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freecloud13

Reading in Italy.

14th. Sep, 2012 | 04:00 pm
mood: pensivepensive

I must be a snob, or maybe I will just come across as one. Hearing the mention of some reading habits in Italy prompted me to look for the complete results of a survey made by the national statistics institute in 2010, and the results shocked me. I can't say they REALLY surprised me, but to see such data written and repeated in different forms, all basically saying the same thing, I was bewildered for a couple of days.

Let me share some data with you.
  • 46,8% of the population over 6 years old have read at least one book over the previous 12 months, for reasons other than educational or professional. This shows a rise from 45,1% compared to 2009. (Still, more than half of the population has not read any books at al!!!)
  • In northern and central Italy the percentage of readers (at least 1 book over the past 12 months)  is over 50%, while it's less than 37% in the south.
  • 90,1% of the households claim to own books. 62% have no more than 100, 12,2% have 101-200 books but almost one in 10 does not own a single book.
  • over the age of 55 less than 50% declare they have read at least one book in 12 months.
  • women read more than men, and this gap is widest in the 20-24 age gap. (65% women)
  • the regions where there are the most readers happen to be the 3 regions where there is a recognised ethnic/language minority, namely Valle d'Aosta (French), Trentino Alto Adige (German) and Friuli-Venezia Giulia (Slovene and Friulan) (all 3 over 55%)
  • Friuli-Venezia Giulia (the region I live in) has the lowest percentage of household that own no books (3%), while Basilicata has the highest (20,5%). My region is also the one where there is the highest percentage of households with over 100 books (38,9%).
The funny thing is, I've own books almost from the day I was born. It used to be THE present I got from my family for every birthday and every Christmas, every year (and also the present I bought for my schoolmates for their birthdays). My family has more than 100 COOKING books alone. In our flat we have very approximately at least 3500 books. Another few hundred (possibly 1000) are packed away in the garage for lack of shelf space. In the flat we have something like 54 metres of book shelves. And on top of this we're all members of a library.

Despite the internet and the access to information about pretty much everything on there, I still buy books, and I would not want to ever part with the ones I have, I have never thrown away a single book in my life. I have picked up books that others threw away. I don't know if this counts as hoarding, but I think there's always something learn from a book, any book. I knew how to write block letters before starting school because I lived surrounded by books, which made me curious. In primary school I loved looking and foreign language books that we have at home, especially those written in other than Latin letters. So before the age of 10 I could read Cyrillic, and had fun reading German in Gothic script. That is when I also learnt how German is pronounced, even though I didn't actually STUDY the language until the age of 28.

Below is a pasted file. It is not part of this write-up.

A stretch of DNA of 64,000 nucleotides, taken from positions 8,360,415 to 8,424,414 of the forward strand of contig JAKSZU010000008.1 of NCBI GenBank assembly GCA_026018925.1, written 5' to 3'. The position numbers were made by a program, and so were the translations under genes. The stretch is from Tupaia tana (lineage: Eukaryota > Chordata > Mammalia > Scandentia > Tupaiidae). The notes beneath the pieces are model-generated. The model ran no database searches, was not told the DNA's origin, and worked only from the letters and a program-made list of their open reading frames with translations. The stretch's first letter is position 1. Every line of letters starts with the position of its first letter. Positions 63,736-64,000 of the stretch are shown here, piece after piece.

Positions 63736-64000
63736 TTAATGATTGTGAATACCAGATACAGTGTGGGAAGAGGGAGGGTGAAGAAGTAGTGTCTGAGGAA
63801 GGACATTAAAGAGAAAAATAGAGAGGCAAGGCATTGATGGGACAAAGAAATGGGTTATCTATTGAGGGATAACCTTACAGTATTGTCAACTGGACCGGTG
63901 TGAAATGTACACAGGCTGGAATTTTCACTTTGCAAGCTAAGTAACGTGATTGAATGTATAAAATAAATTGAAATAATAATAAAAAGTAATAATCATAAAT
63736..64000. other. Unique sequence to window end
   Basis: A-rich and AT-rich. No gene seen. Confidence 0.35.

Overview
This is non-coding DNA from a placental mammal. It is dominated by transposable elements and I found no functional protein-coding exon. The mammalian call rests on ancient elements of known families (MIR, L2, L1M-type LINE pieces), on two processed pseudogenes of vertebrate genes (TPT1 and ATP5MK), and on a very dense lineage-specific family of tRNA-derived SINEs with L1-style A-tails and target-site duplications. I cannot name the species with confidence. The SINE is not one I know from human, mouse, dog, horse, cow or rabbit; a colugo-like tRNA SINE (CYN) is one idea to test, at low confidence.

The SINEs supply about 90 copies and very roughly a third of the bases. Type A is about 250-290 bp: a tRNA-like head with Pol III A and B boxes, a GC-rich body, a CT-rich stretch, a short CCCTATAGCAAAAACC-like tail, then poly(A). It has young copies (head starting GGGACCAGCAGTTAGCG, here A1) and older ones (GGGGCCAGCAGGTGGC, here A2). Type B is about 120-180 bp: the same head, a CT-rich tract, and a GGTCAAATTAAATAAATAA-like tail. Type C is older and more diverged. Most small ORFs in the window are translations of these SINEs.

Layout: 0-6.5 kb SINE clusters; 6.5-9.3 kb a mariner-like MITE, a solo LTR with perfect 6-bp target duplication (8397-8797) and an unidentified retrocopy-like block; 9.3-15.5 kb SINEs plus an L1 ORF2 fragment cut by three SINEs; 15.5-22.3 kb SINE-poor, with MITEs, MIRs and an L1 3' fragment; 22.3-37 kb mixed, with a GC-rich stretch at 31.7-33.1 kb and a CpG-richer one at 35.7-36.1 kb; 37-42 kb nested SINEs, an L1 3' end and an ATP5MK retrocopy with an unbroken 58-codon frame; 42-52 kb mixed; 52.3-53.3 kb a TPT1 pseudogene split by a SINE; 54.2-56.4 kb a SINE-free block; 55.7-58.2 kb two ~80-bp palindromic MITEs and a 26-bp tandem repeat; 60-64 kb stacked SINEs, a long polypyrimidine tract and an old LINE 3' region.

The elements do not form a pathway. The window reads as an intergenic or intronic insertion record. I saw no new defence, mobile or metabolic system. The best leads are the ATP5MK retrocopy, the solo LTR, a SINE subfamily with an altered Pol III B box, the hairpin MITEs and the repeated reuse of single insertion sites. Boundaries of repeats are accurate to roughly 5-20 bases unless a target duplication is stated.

If there is a power outage that makes the internet, the TV, the stereo inaccessible, the books will still be there.

I don't believe that reading habits are linked to income. or education. That excuse is too convenient. My grandparents' families on my mother's side were poor, they had primary school education and lived in a small village. But they were literate and they could access a public "reading room" in their village, where they could read newspapers and literature. Almost every village had one, in this area. My maternal grandmother never left the house without at least one booklet in her handbag.

It shocks me to see that there must be people out there who don't own a single book, yet they have smart phones worth several hundred euros. It's pretty obvious that they didn't buy it to have access to e-books, but exclusively as a status symbol.

I think there are few bigger pleasures in life than reading a book so engrossing that you have to keep reading, and you forget about the time that is passing and don't stop until you've come to the end. An they you feel sad because it is over while you wish you could read some more. It's different from a film, because you can make your own film in your head while reading, it gives you the freedom to imagine freely any scene described, while films offer you one version only.

I could go on and on and on about the benefits of book reading, but I'm going to end here because it's almost dinner time and I must go make pizza dough. :)

ETA: I come from a family of teachers. My father is a retired high school teacher, his parents were both teachers. So we have an abnormal amount of books. I still have I think all the textbooks from my school and university years. I understand I am, in this sense, privileged, because I was not in need and could afford to keep them, rather than sell them.

I hope I have not offended anyone. 3500 books is very abnormal. I guess my real shock is about the 'not a single book' part, everything else is fine. But not a single book sounds surreal, or almost like some kind of sadistic punishment...

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freecloud13

Pruning.

9th. May, 2012 | 12:19 pm
mood: blahblah

My f-list needs some pruning. It gets confusing to see so many names and then realise only maybe 20% of those are still active posters. If you notice you got removed, don't take it personally, but it means I have not seen any posts by you for too long.
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freecloud13